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The Best Exercise For Supporting Back and Total-Body Strength

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Looking to build the supporting strength of your entire back? I've got an exercise that will do the trick and, surprise, it's not technically a back exercise! What is it? It's the Barbell Squat Support and it's easily described.

Basically, you pile as much weight as you can handle on the bar, using a power rack of course! Do a lockout partial squat and just hold it there for as long as possible. That's it! All you're doing is supporting that weight across your back for as long as you can hold it.

lockout partial squat

lockout partial squat

For this exercise, I HIGHLY recommend using the Manta Ray. Click here for more info on the Manta Ray. It's a plastic molded device that snaps onto the bar and more evenly distributes the weight across a larger area of the back. This thing is a MUST-HAVE for any serious trainer, especially if you're interested in doing very heavy squatting, lockouts or partials.

When doing this exercise, be sure you have a bar rated high enough to take the weight you're using. Most cheaper bars will only go to 600 lbs without bending. You may bend a gym bar permanently if you go higher with this (I've done that so I know it can happen!).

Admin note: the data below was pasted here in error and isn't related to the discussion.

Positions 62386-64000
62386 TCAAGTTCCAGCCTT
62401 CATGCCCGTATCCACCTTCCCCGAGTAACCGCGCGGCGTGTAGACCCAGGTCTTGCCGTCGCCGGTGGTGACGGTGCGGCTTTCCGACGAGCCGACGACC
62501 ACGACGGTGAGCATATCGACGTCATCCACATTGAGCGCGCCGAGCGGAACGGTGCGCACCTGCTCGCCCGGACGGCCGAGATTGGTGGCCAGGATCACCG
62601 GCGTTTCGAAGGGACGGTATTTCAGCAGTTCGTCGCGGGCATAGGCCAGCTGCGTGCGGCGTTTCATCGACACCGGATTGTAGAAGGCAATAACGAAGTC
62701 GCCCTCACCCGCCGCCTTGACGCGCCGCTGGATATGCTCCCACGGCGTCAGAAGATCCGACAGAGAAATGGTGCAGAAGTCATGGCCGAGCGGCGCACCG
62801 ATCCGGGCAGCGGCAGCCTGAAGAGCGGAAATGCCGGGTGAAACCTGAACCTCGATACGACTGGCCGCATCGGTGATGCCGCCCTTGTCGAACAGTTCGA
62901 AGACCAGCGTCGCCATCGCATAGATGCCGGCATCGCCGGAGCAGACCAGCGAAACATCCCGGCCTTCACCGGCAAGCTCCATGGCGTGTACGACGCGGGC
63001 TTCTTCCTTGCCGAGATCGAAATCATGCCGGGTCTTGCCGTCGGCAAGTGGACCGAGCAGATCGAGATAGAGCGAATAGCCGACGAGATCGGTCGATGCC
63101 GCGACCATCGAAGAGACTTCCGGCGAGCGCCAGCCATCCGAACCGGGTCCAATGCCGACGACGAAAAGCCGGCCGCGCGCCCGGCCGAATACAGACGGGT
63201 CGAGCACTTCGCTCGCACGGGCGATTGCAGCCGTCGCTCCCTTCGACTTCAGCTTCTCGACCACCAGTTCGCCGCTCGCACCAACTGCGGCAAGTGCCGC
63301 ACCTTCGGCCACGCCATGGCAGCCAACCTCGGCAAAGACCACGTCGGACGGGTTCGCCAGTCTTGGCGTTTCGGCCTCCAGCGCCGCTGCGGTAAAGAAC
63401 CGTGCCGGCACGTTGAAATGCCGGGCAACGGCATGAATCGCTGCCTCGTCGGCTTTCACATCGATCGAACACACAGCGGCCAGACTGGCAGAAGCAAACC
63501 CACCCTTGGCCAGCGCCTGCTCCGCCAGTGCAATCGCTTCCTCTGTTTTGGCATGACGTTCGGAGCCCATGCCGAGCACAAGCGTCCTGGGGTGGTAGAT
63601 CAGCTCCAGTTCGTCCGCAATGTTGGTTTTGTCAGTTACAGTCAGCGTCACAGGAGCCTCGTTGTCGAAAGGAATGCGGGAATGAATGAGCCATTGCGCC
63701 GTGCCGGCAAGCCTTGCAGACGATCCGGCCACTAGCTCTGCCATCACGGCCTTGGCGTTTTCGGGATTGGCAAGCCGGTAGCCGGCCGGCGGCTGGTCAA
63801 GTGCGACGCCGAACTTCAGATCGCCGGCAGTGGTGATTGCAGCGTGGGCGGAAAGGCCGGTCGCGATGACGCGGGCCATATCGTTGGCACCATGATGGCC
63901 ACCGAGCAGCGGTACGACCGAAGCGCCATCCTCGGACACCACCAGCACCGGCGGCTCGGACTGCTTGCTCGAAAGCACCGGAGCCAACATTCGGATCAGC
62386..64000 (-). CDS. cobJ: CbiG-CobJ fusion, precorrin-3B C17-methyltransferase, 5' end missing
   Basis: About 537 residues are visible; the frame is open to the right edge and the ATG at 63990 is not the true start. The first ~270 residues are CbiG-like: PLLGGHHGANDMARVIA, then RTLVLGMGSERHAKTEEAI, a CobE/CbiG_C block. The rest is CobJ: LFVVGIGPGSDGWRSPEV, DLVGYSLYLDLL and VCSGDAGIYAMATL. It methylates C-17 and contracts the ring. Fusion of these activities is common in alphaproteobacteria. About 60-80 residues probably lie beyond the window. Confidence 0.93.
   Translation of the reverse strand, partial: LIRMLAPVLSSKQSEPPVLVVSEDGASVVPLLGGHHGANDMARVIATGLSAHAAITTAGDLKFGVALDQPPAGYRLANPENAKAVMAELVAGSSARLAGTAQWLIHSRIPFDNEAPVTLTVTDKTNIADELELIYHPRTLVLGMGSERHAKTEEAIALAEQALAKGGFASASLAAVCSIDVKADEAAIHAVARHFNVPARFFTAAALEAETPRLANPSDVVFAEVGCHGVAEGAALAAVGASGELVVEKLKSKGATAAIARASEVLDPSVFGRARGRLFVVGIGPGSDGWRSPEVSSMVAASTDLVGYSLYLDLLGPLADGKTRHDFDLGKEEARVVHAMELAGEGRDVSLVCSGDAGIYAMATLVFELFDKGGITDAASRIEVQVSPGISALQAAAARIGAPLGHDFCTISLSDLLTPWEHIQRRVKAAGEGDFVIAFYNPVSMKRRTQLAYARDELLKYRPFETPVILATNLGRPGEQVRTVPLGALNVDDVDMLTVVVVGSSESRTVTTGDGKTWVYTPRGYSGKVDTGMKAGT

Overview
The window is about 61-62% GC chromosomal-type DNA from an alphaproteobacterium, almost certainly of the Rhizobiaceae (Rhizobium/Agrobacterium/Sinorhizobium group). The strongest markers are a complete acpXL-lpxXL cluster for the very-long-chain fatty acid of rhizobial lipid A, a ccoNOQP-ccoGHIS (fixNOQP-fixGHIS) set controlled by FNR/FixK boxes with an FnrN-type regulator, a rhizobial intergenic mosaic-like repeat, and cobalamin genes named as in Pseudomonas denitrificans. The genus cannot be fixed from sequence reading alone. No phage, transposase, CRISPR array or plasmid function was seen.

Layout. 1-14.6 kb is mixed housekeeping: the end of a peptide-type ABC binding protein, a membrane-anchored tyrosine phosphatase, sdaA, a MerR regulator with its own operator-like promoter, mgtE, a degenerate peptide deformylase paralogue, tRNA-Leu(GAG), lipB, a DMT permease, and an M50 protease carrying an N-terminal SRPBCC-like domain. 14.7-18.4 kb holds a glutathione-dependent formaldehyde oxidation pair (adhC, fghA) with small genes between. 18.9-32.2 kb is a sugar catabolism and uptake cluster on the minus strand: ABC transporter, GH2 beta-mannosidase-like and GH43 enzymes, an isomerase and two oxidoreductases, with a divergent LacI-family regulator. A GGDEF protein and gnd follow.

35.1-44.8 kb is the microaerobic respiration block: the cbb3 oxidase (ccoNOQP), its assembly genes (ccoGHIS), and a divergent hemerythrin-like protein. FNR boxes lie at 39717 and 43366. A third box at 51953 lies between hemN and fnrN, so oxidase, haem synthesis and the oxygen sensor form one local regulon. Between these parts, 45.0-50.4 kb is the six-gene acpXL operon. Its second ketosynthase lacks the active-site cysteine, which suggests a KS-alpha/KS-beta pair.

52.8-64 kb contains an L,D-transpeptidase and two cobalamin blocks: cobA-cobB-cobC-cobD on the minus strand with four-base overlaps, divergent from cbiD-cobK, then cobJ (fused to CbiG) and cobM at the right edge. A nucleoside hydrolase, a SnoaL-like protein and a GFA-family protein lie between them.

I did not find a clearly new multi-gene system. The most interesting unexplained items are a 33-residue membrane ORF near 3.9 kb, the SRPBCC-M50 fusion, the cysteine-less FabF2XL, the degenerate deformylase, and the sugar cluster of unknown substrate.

This exercise not only builds all the support structures in your back, the hormonal effects of supporting such a tremendous load can't be emphasized enough. It's really THE best weight-bearing exercise a person can do. Even if you can't do full squats, you'll develop great total-body strength by doing this one. Be sure you're using a good power rack for this with the safety rails set so you only have to squat up a an inch or two to get into position.

This exercise will develop the erector spinae, traps, and every minor spinal supporting muscle all the way down your spine. The load is so great, everything has to contribute in order to support the weight.

When setting the rails, keep in mind that when you go very heavy, the bar will bend (if it's a good bar, it won't be permanent, though). You may need to take this into account when setting safety rail height.

Want to see what this can do for your back development? These are two pictures of my back...I show these not to show off but to show you what kind of solid back development you can get with extremely heavy supports!

Nick Nilsson Back Nick Nilsson Back

 

 


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